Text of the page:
The Iranian activist explained that by shedding light on legal cases like Toomaj’s and drawing attention to the regime’s brutality, she has often seen the authorities back down from executing prisoners, urging folks to join the campaign and use hashtags like #FreeToomaj or #ToomajSalehi.

The American rapper Meek Mill used his platforms to advocate for Salehi’s release, and human rights groups like Amnesty International have denounced The Islamic Republic of Iran’s crackdown on freedom of expression.

Iranian protesters in France are demanding the release of the rapper Toomaj Salehi. Credit. Patrick Batard/Hans Lucas, via Getty Images

The Power of the Microphone

Despite the Iranian government’s efforts to silence dissent and control speech, activists like Le Bon see Toomaj’s sentence as a sign they are losing grip of they’re absolute control. Like all repressive regimes,  fear of words and ideas symbolizes their own uncertainty of the future and their hold on power. It reveals an insecurity shown through thin skin but also proves the potency of artists like Toomaj’s music and message through the microphone. 

The power to rise from suppression is illustrated in Toomaj’s own words such as a quote from an Instagram post where he once said, “I think rap is the voice of the suffocated throats.”

Daring to express dissent through his music, he spotlights the power of Hip-Hop as a tool for social change and resistance. Salehi’s story embodies the transformative nature of an art form born out of a direct response to socioeconomic oppression in the Bronx during the 1970s. Since then, Hip-Hop has evolved into a global phenomenon, serving as a platform for marginalized communities to voice their struggles, aspirations and frustrations, resonating with people from all walks of life. It has become a universal language of nonviolent resistance, spitting bars to confront injustice and inequality.

Toomaj drew inspiration from rappers like Tupac Shakur. Much like Tupac, Salehi has used his music as a platform to address social and political issues. However, unlike his American counterparts who faced different sets of challenges, Salehi faced the added pressure of Iran’s regime, in a place where expressing dissent through music could lead to severe consequences, as we have seen. Despite these obstacles, his courage and determination to speak truth to power have carved his status as a fearless voice for his generation, echoing the legacy of artists like Tupac.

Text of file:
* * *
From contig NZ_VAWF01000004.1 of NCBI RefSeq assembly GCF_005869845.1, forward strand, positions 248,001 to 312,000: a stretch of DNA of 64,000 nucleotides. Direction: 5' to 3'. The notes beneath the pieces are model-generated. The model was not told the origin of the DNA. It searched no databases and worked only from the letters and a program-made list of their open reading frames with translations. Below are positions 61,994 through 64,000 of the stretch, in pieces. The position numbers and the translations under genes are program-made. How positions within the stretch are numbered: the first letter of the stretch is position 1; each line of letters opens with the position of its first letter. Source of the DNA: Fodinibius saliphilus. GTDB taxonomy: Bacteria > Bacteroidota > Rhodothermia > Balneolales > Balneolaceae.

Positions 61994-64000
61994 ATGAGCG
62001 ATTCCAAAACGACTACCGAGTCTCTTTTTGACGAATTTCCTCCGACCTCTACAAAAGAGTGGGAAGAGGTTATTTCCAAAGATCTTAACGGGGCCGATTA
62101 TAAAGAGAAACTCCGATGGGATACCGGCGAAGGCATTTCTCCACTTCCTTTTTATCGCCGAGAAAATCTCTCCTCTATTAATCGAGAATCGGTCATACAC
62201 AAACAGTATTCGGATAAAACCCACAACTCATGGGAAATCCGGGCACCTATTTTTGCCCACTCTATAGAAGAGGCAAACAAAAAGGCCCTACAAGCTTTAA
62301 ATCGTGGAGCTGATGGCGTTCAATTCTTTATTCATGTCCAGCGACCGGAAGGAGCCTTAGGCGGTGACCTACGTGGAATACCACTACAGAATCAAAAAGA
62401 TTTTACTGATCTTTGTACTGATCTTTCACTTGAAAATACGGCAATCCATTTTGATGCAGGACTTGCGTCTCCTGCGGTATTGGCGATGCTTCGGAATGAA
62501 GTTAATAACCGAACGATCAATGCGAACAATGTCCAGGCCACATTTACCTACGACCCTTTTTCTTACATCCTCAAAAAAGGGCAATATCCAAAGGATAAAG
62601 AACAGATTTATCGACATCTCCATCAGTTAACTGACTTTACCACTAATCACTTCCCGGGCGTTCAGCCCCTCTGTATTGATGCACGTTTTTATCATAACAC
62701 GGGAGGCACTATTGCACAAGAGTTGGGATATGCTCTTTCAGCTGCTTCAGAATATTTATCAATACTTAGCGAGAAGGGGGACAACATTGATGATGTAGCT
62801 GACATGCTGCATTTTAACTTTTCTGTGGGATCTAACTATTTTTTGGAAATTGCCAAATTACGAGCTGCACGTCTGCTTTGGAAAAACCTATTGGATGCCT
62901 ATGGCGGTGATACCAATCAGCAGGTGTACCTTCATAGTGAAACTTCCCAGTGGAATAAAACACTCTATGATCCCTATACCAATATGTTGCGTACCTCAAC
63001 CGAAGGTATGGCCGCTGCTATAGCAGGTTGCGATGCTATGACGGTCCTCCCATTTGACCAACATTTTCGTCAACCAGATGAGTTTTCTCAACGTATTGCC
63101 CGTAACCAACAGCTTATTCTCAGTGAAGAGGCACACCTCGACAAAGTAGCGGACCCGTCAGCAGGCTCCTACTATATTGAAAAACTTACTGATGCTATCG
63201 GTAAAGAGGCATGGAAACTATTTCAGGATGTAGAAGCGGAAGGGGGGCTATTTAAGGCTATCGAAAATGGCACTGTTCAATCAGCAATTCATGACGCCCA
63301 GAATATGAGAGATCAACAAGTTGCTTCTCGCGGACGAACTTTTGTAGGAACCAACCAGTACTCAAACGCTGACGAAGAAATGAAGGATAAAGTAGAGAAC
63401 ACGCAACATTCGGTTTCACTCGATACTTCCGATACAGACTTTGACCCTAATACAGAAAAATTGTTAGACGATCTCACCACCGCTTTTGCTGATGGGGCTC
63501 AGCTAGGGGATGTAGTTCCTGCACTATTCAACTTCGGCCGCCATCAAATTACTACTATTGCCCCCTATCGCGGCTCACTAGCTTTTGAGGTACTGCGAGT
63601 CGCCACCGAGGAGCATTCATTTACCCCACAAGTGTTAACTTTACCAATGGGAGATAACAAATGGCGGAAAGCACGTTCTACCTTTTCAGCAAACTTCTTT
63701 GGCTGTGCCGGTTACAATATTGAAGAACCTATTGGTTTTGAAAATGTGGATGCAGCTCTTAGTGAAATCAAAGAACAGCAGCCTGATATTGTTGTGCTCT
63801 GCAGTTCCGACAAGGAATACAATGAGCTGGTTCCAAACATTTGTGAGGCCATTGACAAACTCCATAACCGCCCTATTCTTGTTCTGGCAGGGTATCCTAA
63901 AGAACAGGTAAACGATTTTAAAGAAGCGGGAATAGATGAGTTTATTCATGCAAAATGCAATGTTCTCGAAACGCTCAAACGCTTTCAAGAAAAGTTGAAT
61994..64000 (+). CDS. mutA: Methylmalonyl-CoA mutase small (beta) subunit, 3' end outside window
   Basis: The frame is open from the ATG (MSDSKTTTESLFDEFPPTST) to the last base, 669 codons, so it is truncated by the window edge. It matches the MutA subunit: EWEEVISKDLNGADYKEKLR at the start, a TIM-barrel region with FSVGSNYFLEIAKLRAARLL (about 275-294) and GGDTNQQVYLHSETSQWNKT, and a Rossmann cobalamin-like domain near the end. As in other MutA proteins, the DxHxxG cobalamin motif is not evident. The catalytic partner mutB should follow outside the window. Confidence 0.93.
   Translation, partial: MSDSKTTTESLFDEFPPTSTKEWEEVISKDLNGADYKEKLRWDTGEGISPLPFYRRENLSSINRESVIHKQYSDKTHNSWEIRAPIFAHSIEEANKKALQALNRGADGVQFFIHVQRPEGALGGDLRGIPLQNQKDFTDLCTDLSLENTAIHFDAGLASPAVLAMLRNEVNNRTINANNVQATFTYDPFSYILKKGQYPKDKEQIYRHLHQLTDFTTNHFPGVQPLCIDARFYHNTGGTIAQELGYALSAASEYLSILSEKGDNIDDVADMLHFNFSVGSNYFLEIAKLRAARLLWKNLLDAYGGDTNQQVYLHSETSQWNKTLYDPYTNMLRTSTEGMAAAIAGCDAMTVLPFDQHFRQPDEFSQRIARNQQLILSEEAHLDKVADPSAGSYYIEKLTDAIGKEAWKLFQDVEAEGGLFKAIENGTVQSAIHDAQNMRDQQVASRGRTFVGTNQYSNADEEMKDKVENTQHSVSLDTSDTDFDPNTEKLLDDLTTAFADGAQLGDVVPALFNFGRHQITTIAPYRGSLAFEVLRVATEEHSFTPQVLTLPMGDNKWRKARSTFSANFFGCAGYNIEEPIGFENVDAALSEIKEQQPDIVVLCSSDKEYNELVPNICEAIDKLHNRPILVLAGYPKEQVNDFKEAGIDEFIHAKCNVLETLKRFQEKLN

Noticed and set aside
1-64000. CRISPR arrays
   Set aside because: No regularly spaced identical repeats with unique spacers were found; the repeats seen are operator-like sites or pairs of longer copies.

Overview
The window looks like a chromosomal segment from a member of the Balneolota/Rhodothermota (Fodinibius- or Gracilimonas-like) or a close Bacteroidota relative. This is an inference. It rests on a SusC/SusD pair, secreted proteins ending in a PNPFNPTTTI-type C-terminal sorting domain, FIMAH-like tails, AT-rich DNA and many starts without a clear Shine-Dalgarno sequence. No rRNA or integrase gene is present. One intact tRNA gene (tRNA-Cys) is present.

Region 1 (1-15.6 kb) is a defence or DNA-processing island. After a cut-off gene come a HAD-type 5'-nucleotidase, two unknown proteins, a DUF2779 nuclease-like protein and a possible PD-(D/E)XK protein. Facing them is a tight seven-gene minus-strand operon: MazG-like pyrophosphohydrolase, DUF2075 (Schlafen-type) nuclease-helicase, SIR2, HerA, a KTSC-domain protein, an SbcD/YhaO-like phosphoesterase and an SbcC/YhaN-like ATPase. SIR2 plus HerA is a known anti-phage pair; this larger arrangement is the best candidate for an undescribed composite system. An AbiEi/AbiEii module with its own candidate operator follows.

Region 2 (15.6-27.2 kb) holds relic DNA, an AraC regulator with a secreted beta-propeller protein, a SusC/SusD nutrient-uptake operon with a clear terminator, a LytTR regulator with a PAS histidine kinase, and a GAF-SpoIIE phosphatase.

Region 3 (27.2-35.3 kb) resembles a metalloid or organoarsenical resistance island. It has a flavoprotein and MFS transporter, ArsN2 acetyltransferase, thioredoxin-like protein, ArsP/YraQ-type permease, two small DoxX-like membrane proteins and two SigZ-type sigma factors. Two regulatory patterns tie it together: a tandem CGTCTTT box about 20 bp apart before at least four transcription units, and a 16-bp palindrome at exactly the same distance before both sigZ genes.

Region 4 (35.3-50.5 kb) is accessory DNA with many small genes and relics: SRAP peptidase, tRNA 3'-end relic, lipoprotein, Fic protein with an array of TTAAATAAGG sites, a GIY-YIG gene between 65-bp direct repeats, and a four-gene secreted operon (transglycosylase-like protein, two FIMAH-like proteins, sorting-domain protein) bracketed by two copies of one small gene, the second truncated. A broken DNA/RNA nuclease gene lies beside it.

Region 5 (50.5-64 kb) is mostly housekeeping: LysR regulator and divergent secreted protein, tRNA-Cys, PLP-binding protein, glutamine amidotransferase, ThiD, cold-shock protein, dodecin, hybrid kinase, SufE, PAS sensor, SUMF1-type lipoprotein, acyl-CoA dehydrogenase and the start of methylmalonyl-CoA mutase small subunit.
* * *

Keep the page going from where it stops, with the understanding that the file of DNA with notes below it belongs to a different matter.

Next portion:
In 2023, Toomaj received recognition for his activism through music. He earned the Heretic Award for protest/activist music from the Global Music Awards and the Freedom of Expression Award in Arts from the Index on Censorship. Freemuse, in partnership with the United Nations and UNESCO, featured Salehi prominently in its 2023 State of Artistic Freedom report, shedding light on violations of artistic rights worldwide.

Salehi’s defiance in the face of repression exemplifies the resilience of Hip-Hop, transcending censorship and repression to convey messages of hope and solidarity. Beyond its role as a form of protest, Hip-Hop has also served as a vehicle for empowerment and community-building, providing a voice for those who have been marginalized and silenced. From the streets of Tehran to the neighborhoods of New York City, Hip-Hop has always united people.

As we in the United States clash over our own lines and limits of freedom of speech, Toomaj Salehi faces an uncertain fate. His story serves as a sobering reminder of the sacrifices made by artists who dare to speak truth to power, lifting the voices of the suffocated throats.